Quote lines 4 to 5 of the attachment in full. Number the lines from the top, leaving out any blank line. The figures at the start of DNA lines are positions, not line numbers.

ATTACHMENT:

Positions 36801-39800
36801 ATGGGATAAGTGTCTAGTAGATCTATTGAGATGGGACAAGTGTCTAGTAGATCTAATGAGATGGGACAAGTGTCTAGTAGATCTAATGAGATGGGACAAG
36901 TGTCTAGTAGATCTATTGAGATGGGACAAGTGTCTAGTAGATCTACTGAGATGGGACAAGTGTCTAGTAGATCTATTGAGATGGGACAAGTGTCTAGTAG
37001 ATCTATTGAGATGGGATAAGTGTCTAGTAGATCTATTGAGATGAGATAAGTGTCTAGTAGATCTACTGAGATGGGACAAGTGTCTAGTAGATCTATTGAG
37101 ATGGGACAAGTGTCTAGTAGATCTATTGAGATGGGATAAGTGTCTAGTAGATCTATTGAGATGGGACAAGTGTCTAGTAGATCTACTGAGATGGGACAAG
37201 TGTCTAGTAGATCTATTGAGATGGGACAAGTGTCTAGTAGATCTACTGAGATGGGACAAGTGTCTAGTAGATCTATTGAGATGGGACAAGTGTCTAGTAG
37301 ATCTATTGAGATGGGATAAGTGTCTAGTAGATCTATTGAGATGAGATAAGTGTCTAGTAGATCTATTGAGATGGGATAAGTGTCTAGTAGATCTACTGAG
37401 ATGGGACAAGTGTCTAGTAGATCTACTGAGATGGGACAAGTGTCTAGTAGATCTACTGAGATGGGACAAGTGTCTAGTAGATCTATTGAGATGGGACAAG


37001 ATCTATTGAGATGGGATAAGTGTCTAGTAGATCTATTGAGATGAGATAAGTGTCTAGTAGATCTACTGAGATGGGACAAGTGTCTAGTAGATCTATTGAG
37101 ATGGGACAAGTGTCTAGTAGATCTATTGAGATGGGATAAGTGTCTAGTAGATCTATTGAGATGGGACAAGTGTCTAGTAGATCTACTGAGATGGGACAAG